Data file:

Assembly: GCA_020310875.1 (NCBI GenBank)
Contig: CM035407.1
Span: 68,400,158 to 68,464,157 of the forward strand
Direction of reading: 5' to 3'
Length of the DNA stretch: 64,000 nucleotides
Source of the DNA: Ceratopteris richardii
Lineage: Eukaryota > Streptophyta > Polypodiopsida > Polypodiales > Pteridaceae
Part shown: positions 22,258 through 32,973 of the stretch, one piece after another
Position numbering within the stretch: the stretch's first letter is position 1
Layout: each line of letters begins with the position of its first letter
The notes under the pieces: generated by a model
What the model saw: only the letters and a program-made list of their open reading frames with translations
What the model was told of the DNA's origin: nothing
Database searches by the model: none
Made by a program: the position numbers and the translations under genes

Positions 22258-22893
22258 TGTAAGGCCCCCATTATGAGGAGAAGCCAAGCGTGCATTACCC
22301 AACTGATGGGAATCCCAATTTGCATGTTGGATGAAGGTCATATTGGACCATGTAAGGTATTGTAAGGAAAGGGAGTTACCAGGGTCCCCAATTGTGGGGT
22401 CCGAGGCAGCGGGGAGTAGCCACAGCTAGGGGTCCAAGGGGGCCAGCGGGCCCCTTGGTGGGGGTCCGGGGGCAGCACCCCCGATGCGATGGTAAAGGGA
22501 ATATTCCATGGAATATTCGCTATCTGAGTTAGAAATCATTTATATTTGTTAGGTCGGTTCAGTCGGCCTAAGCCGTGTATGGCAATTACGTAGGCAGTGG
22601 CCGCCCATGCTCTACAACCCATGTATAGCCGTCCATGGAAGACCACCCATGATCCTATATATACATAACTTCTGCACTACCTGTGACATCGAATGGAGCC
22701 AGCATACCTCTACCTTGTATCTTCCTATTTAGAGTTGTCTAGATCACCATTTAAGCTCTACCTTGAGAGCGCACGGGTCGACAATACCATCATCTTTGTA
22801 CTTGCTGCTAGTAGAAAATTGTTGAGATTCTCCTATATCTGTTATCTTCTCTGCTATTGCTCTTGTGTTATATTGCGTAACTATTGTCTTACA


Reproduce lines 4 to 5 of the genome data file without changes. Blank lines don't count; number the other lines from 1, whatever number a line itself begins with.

Direction of reading: 5' to 3'
Length of the DNA stretch: 64,000 nucleotides